What I liked about this book was that it was told from multiple perspectives, but it didn’t repeat the same situations.  For example, if something happened through Chase’s perspective, the story picked up from someone else’s POV after that situation.  There was no overlap in narration.  I, as an adult, felt for Chase’s character, so I’m sure that students will also be able to relate to either being bullied or the remorse of being the bully themselves.  I think it has a good message.

What I didn’t like about this book was that his friends didn’t get what was coming to them.  It bothered me that his friends were so awful, yet Chase kept his mouth shut and didn’t let them get what was coming to them.  It was kind of hard to believe that 13 year olds could be that evil without getting themselves into more trouble that they did.  Surely kids with that kind of record get caught.  That may be my thinking as a teacher and an adult.  I’m sure it’s more believable to child readers.

Book 16 of summer 2017!

Disrupting Thinking

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Disrupting Thinking (paperback)

by Kylene Beers & Robert E. Probst

 

Disrupting Thinking got so much buzz on Twitter and in professional learning communities, I had to add it to my summer reading list.  I bought it over Spring Break, but saved it for summer since I knew it would be a lot to take in.  There were quotes and thoughts posted all over, and someone even said they threw the book across the room when they read how some kids were treated in schools.  So, my expectations were high.

The book is divided into 3 sections: The Readers We Want, The Framework We Use, and The Changes We Must Embrace.  I found the first third to be a little dry.  The second third was okay, and the last third was where I found the bulk of my “ahas” and “yeses!”  A lot of it made me uncomfortable, because I saw there were things I did that I shouldn’t, and things I know people around me do.

There are a LOT of things I could write about, but here are my top 5 “take aways” from Disrupting Thinking (in no particular order).  Remember, every reader/teacher is different, and different things affect us depending on where we teach, what we already do, and what our personal teaching philosophies and goals are.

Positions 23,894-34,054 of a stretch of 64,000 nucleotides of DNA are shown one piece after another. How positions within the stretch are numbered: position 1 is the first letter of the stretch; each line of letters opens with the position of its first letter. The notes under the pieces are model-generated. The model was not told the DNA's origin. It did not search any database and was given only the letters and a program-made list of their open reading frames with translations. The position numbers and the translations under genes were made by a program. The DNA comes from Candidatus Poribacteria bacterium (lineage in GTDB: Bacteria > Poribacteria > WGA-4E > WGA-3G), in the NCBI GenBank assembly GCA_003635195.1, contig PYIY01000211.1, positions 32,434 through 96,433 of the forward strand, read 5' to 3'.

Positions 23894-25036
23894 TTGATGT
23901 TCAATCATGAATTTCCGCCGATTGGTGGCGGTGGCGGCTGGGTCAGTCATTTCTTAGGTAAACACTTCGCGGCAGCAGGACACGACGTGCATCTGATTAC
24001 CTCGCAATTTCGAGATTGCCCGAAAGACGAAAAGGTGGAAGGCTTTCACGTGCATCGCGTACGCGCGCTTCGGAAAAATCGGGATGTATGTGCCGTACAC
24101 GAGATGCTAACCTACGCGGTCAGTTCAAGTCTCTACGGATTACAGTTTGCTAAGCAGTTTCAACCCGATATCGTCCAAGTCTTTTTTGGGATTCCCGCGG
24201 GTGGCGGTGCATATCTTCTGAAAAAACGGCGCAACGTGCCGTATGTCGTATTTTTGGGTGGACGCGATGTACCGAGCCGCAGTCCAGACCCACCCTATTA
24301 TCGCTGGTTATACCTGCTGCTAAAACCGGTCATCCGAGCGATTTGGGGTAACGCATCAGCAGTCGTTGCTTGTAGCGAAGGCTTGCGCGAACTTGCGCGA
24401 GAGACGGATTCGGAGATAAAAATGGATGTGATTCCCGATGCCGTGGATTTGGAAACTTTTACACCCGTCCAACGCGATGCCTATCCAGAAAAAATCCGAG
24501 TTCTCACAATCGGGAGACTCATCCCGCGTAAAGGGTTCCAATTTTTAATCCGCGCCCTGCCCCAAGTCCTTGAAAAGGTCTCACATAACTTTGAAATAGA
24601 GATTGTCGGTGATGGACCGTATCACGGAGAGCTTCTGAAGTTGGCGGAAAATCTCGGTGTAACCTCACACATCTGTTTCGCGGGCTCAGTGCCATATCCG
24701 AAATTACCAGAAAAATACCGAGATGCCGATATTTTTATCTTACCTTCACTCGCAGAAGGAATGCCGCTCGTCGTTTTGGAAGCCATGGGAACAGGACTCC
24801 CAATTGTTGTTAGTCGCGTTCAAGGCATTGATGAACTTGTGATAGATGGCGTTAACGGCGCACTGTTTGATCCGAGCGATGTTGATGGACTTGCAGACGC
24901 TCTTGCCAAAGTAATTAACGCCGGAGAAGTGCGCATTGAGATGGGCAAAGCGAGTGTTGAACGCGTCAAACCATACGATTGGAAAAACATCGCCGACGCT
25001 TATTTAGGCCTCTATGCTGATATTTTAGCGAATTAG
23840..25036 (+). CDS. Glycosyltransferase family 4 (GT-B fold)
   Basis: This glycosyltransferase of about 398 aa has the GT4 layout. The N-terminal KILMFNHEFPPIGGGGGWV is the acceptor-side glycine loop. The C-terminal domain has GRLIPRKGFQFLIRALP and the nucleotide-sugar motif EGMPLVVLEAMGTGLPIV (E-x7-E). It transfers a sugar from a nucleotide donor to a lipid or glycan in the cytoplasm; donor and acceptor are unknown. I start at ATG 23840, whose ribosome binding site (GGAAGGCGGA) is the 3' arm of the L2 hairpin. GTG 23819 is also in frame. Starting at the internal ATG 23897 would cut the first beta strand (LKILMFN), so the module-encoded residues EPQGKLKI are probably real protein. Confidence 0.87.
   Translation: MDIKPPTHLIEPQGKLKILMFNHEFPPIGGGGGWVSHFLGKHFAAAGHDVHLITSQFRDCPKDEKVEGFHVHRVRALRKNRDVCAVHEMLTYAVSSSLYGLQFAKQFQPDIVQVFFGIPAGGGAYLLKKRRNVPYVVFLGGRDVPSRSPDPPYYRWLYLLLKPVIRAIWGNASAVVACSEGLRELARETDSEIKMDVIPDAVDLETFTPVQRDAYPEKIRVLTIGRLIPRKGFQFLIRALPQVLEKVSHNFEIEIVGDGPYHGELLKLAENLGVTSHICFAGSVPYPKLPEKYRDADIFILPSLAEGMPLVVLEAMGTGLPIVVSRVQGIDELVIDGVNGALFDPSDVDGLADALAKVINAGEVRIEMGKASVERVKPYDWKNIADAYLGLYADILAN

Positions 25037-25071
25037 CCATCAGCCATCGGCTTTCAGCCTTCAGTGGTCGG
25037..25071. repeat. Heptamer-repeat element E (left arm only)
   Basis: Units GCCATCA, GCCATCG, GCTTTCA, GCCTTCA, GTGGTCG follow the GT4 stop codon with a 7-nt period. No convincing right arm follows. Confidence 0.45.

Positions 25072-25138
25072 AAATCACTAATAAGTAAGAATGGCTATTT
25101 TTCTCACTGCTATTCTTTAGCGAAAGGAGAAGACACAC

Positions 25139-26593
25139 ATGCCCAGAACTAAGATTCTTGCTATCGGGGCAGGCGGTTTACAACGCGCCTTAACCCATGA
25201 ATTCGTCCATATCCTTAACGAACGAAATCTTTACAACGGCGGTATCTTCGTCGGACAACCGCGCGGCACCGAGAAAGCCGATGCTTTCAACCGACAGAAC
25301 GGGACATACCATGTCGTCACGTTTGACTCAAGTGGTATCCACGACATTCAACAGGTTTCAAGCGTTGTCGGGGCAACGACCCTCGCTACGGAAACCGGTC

1.  The BHH Framework  This is something I will implement immediately, like the first day of school!  BHH stands for in the Book, in your Head, and in your Heart.  I’m posting an anchor chart below so you can see the questions associated with each letter.  I loved that the authors included transcripts of recorded conversations between children about the book they read together to show the impact of the BHH strategy.  I appreciated that they shared a primary, upper, and middle school example, because while the depth of conversations are different at each level, they’re still impactful.

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from the book

2.  Silent Reading doesn’t improve test scores!  Have you heard that?  I heard it a few years ago, but ignored it.  So as it turns out, that’s only true if the silent reading is UNSUPERVISED.  Instead, the reading should be FOCUSED.  If the teacher is giving mini lessons, having conversations with the reader, and expecting the reader to be involved in the reading, then the results are opposite.  That means that as the teacher, it is not time for me to grade papers, organize my desk, answer emails, or pick up my own book.  I need to engage with my students about their books.  Oh, and more importantly, give them CHOICE!